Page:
A lot has been said about Apple’s closed-door policy in regards to Flash development for the iPad and iPhone. I’m not talking about Apple supporting Flash on the devices but rather the decision to close off the Apple Store to apps created in Adobe’s CS5. Several reasons Apple’s decision have been cited: Apple would have to deal a flood of apps in their store, third-party authoring will lead to substandard apps and will “hinder the progress of the platform,” or Flash apps won’t perform as well particularly if Apple tries to add multitasking. I seriously doubt that any of these are correct.
I think that Apple simply didn’t want Flash developers to gain any kind of a foothold in designing for mobile and tablet devices. If Flash developers started to develop apps, they would begin to grapple with the UI issues that are inherent in creating programs for these new mobile and tablet devices. They would begin to incorporate multitouch events, develop and incorporate UI elements like dials and switches and become, as a group, much more savvy in regards to mobile development. They would have also created a slew of Flash-based apps ready for other mobile and tablet devices.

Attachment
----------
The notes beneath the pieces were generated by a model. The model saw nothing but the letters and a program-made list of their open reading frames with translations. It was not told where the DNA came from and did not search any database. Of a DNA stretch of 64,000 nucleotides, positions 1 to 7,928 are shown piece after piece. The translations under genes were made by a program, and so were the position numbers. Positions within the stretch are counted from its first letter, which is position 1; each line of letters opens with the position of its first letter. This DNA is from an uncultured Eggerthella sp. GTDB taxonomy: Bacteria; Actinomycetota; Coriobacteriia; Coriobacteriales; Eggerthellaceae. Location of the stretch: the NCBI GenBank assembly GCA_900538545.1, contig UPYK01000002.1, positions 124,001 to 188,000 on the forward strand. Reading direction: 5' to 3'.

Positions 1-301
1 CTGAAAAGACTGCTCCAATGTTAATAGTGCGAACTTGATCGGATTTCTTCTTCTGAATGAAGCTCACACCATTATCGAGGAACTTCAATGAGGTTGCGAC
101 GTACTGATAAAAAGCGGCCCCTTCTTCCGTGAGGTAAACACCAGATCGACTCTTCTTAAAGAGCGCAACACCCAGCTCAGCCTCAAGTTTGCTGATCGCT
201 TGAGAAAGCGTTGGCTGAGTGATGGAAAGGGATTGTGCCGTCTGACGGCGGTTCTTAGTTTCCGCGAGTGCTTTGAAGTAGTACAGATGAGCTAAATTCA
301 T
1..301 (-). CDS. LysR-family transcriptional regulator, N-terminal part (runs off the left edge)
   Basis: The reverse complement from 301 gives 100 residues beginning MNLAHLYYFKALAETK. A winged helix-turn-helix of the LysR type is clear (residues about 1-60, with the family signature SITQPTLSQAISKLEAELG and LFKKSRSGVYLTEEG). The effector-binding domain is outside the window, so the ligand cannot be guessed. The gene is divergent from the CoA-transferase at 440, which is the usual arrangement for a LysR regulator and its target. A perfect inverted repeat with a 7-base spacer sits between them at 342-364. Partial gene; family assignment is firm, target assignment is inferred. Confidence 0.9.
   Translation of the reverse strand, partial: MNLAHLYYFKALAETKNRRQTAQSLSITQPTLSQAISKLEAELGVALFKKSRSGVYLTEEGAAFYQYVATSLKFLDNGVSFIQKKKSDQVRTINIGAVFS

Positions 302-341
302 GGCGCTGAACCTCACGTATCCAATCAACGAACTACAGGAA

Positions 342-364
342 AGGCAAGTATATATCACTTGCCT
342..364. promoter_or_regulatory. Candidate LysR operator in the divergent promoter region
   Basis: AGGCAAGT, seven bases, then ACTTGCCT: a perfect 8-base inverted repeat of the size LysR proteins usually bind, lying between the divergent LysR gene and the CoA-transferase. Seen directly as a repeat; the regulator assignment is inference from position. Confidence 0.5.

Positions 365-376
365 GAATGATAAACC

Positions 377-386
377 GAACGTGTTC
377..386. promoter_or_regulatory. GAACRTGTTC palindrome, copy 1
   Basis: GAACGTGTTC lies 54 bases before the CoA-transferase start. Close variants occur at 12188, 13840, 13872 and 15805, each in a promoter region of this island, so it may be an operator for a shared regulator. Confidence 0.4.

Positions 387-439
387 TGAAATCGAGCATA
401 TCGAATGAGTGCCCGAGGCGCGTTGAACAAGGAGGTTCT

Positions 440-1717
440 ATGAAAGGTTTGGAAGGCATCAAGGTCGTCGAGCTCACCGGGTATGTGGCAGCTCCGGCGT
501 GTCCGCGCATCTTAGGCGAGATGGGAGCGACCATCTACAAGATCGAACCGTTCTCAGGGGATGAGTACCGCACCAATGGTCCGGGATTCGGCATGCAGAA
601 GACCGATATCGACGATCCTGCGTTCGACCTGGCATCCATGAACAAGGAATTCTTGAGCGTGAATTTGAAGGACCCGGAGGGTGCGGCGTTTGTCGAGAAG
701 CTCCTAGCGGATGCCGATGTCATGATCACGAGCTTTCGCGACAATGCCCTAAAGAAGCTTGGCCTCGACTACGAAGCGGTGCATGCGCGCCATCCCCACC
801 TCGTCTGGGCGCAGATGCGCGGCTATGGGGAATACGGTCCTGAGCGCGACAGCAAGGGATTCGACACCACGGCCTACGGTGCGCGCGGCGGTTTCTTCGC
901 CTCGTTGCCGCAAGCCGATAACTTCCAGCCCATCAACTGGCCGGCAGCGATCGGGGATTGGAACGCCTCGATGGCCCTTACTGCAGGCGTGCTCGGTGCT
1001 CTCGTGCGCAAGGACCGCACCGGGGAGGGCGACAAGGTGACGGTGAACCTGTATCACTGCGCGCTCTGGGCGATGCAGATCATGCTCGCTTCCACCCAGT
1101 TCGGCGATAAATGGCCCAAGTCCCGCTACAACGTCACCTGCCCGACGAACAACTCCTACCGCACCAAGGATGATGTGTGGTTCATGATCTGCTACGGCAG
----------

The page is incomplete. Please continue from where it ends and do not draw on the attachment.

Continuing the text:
If Apple had allowed these Flash developers a head start designing for iPad and iPhone, they would have more easily been able to transition to the dozens of tablet-based devices and smart phones that have already been announced for later this year. Flash will run on Android 2.2, WebOS, Google Chrome, and WinOS, so the number of potential devices is vast. All of these will compete directly with the iPhone and iPad. The Android OS has already surpassed Apple’s iPhone OS in sales for the first quarter of the year.
By closing the Apple Store to Flash developers, Apple bought themselves some time; onlylater this year Flash will begin to compete directly with Apple. Our own GestureWorks multitouch framework for Flash will work with all these devices, so true multitouch is ready for mobile. It should be an interesting year.